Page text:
The device of the present invention is either hand-held by the surgeon or can be supported by directing devices. The device of the preferred embodiment is formulated to be used in conjunction with knee replacement surgery and is configured to move the shaping head in a precise direction to shape and cut the upper portion of the tibia, or the distal portion of the femoral bone's multi-faceted elements simultaneously. For the tibia, the device of the present invention would include mainly a flat shaping surface due to the fact that the knee replacement tibia interface is flat in nature. For the femur, the device is positioned proximate the femoral bone to be cut and shaped, while the shaping head of the device is vibrated to perform a shaping operation, or a shaping and cutting operation, to the bone. The side-to-side reciprocating motion of the shaping head needs to be sufficient only to create a small motion such as 1-5 mm to the shaping surfaces. In cutting the different facets of the distal femur, the cuts which are essentially vertical, notably at the anterior and posterior, can be cut using the integral cutting blades while the other facets are cut using shaping surfaces. Alternatively, broad shaping surfaces can be used for these anterior and posterior cuts. Further, a cavity can also be cut into the interior of the femur for the femoral component of a hip prosthesis.
 The cutting blades are saw-like in shape and function and are intended to engage the bone to be shaped and cut prior to the engagement of the shaping surfaces. The shaping surfaces are meant to engage the bone to be shaped subsequent to the cutting blades and resemble a rasp-like surface which, through the vibratory movements of the device, grind down the bone to its final and intended configuration. The extent of the vibration is sufficient to reciprocate the cutting blades in a side-to-side manner and, at a short time later, to provide the necessary reciprocating motion to the rasp-like shaping surfaces for shaping and configuring the other portions of the bone.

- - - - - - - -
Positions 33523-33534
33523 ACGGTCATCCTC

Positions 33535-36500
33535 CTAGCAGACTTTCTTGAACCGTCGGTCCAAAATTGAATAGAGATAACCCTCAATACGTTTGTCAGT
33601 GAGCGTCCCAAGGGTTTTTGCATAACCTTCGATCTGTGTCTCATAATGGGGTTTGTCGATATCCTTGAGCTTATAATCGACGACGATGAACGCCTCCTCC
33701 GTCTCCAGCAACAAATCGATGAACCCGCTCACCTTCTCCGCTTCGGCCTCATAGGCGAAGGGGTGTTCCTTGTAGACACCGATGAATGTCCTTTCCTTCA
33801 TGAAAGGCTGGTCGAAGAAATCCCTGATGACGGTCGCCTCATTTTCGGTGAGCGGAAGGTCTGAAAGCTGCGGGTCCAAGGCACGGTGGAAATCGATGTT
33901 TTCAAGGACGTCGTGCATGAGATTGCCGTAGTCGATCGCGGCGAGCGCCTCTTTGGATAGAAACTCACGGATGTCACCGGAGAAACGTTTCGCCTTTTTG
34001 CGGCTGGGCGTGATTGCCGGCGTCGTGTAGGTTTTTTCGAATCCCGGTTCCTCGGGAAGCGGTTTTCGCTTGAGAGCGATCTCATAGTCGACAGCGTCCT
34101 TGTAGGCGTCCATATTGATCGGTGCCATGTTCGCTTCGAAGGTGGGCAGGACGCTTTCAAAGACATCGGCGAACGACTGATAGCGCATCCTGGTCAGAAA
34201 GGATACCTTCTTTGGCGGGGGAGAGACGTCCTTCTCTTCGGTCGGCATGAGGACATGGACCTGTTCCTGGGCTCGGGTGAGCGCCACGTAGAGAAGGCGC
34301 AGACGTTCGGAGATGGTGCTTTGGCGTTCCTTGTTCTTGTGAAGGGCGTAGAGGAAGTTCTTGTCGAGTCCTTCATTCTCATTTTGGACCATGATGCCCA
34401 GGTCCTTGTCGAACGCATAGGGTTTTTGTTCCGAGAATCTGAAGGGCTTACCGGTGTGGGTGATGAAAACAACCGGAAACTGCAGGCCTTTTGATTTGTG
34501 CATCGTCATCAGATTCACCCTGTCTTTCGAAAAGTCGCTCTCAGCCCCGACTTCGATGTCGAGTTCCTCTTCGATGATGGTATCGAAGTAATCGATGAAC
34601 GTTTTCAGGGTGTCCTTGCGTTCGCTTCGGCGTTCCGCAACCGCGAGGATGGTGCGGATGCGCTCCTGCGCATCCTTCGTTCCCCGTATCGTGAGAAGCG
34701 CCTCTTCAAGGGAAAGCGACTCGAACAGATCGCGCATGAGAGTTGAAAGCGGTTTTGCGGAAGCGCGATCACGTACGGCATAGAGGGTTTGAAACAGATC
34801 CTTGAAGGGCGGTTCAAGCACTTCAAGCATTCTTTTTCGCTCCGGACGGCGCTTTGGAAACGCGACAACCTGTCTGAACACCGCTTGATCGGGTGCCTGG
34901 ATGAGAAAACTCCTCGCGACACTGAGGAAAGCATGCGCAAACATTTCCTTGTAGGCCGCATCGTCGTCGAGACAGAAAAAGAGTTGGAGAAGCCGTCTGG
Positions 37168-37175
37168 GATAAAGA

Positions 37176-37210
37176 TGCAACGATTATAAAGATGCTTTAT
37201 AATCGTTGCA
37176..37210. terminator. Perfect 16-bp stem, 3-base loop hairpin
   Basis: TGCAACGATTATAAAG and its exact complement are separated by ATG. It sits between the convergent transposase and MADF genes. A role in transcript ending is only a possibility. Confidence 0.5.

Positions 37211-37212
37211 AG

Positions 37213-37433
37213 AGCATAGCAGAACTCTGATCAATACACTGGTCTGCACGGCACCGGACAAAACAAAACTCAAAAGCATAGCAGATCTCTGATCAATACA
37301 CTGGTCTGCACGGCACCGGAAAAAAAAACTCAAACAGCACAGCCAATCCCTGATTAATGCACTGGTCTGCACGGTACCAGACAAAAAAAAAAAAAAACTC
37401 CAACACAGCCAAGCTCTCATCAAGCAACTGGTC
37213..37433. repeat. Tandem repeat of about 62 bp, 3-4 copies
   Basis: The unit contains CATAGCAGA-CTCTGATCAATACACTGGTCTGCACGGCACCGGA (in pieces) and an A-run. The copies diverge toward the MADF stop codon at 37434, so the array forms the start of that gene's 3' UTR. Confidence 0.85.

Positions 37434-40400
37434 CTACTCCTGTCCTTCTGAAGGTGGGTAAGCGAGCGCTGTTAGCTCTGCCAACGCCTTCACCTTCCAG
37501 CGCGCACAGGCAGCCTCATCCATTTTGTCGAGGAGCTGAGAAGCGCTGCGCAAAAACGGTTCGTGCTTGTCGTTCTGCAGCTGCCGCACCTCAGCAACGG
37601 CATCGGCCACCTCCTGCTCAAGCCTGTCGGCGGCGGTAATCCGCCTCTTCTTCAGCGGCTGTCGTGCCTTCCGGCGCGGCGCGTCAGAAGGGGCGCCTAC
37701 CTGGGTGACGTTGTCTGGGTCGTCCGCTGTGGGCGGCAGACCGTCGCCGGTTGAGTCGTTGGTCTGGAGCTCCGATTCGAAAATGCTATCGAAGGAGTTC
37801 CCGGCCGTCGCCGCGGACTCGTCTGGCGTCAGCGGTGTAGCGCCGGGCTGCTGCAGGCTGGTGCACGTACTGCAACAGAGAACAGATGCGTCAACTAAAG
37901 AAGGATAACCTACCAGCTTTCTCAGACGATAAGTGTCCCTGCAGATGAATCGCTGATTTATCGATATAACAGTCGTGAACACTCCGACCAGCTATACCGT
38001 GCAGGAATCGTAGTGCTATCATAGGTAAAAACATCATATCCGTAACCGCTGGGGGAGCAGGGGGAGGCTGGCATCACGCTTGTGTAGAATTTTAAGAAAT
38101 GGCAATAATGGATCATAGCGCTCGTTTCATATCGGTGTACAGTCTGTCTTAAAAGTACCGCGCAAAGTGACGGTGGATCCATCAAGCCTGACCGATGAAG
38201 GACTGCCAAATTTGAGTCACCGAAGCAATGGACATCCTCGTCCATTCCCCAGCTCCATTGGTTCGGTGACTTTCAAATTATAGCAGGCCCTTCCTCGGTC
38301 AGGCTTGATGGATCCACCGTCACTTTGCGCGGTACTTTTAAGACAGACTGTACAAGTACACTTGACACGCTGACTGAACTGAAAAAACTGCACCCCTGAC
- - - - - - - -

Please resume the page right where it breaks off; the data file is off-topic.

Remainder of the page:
Using the above described methodology, there is a significant reduction in the time taken to cut and shape the bone surfaces. There is also realized an increase in the accuracy and overall consistency in the alignment of the knee replacement to the bone axes and of the bone axes to each other. Precision and accuracy in cutting and shaping the bone interfacing with the knee replacement components permits more reliable bony ingrowth to bind with the component, as an alternate to employing a cement fixation. The alignment to the bone axes can be achieved using alignment devices such as rods attached to the bone surgery device. Alternatively, optical or other navigation systems can be used. In addition to the components of the invention just described, the device can include both a means for supplying coolant to the shaping heads and a means for suctioning away the spent coolant and bone particles created by the shaping operation. As a result, there is realized a clean and temperature-reduced cutting area.
 Additional objects and advantages of the present invention will be set forth, in part, in the description which follows, and will in part be obvious from the description, or may be learned by practice of the invention. A particular aspect is that such a bone surgery device can be used for the shaping of bones other than at the knee. One example is the femoral cavity for locating a hip replacement. Other examples include surfaces and cavities for the other joints of the body. The objects and advantages of the invention may be realized and attained by means of the instrumentalities and combinations particularly pointed out in the appended claims.